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Math Help - Counting Methods

  1. #1
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    Counting Methods

    Please help!


    1.) Three-letter 'words' are to be made by arranging the letters of the word METHODS. What is the probability that the word begins with a vowel?

    I tried to do this question by finding the total number of possibilities then using the formula Pr(event) = Relevant/Total. I did not know how to successfully represent 1 vowel and i did it like this: 7p1 or n English, 1 letter picked out of 7, is this correct?

    2.) There are 5 vowels and 21 consonants in the English alphabet. How many different four-letter words can be formed that contain two different vowels and two different consonants?

    For this question i attempted to use permutative formula and got the following: 5p2 x 21p2 and found that it was 8400 ways, it was ultimately incorrect, could someone please explain?

    Thanks!
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    Senior Member MacstersUndead's Avatar
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    Quote Originally Posted by andrew2322 View Post
    Please help!


    1.) Three-letter 'words' are to be made by arranging the letters of the word METHODS. What is the probability that the word begins with a vowel?
    Lets construct a diagram

    _ _ _ are the spaces we need to fill to make a "word".

    For the first blank we can choose any of the seven letters. The second blank, any of the six remaining letters. The last one, any of the five remaining letters. Therefore, the total number of possibilities is 7 * 6 * 5.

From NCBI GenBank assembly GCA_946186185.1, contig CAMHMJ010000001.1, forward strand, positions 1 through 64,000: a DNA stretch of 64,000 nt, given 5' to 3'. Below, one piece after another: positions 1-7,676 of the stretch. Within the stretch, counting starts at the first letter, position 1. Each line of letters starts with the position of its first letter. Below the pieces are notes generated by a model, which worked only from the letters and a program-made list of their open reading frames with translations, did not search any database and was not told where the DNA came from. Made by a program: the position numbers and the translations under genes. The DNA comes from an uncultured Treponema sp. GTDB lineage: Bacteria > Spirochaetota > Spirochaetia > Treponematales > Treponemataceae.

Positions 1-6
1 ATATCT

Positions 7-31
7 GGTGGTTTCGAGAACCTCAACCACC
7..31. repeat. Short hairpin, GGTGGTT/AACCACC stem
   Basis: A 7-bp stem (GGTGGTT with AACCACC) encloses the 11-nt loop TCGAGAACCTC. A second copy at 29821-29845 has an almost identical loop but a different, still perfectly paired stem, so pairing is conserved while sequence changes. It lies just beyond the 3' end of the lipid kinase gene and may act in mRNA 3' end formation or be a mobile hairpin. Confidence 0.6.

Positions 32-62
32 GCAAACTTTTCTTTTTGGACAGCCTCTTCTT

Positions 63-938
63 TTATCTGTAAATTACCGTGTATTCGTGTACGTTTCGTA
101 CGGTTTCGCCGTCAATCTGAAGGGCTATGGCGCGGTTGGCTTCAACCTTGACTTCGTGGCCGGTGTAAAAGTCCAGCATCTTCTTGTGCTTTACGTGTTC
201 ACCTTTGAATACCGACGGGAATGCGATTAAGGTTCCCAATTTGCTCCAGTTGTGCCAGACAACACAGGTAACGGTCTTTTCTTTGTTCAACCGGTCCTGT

Now let us see how many combinations there are when the first letter must be a vowel. Out of the seven letters in METHODS, only 2 are vowels, so the first blank, choose any of the two vowels. For the second blank, choose any of the six remaining letters. For the third blank, any of your five remaining letters. Total number of combinations then is 2 * 6 * 5

    (2*6*5)/(7*6*5) = 2/7

    working on the next problem.
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    Re :

    Quote Originally Posted by andrew2322 View Post
    Please help!


    1.) Three-letter 'words' are to be made by arranging the letters of the word METHODS. What is the probability that the word begins with a vowel?

    The 'word' can start with either 'E' or 'O' .

    Number of possible words formed = 2(6x5) =60

    Total number of possible words formed =7x6x5 =210

    Thus , probability = 60/210
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    Thanks

    Hello, thanks for the help but i'm still a little confused with this whole counting methods thing.

    How do i represent 2 out of 7 letters mathematically, is it like 7p2?
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    Help

    And how do i know when to use permutations instead of combinations? Its sooooo confusing!
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    Senior Member MacstersUndead's Avatar
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    Quote Originally Posted by andrew2322 View Post